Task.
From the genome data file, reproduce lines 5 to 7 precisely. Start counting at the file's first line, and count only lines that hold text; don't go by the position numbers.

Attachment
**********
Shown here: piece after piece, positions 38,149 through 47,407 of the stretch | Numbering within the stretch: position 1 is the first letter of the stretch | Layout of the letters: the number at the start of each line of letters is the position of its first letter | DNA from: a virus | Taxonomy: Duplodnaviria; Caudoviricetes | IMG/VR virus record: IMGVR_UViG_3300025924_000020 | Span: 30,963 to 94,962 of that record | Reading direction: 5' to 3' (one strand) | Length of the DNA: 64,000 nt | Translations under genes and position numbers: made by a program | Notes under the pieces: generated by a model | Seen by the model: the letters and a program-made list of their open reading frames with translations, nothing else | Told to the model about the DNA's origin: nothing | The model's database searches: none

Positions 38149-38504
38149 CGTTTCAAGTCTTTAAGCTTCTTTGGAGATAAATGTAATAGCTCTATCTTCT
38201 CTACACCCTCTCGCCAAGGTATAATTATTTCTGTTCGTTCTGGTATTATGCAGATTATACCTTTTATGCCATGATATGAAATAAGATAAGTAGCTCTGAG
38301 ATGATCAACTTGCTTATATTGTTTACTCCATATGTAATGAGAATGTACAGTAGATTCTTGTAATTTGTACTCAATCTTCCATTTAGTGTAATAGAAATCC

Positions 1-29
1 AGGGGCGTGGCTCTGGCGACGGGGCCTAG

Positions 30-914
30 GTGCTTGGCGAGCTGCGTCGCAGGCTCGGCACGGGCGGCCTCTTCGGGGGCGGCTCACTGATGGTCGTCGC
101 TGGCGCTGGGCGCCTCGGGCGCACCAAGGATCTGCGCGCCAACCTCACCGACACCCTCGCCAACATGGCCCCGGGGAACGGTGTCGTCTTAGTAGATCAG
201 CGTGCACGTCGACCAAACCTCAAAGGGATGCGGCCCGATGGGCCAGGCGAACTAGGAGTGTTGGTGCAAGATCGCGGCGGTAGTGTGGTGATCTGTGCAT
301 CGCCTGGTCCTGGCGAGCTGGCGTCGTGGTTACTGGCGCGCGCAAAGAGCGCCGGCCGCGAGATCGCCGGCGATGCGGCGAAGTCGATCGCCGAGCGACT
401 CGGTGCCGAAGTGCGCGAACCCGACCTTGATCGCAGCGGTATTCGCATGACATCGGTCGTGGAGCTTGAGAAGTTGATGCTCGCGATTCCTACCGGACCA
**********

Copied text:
38301 ATGATCAACTTGCTTATATTGTTTACTCCATATGTAATGAGAATGTACAGTAGATTCTTGTAATTTGTACTCAATCTTCCATTTAGTGTAATAGAAATCC

Positions 1-29
1 AGGGGCGTGGCTCTGGCGACGGGGCCTAG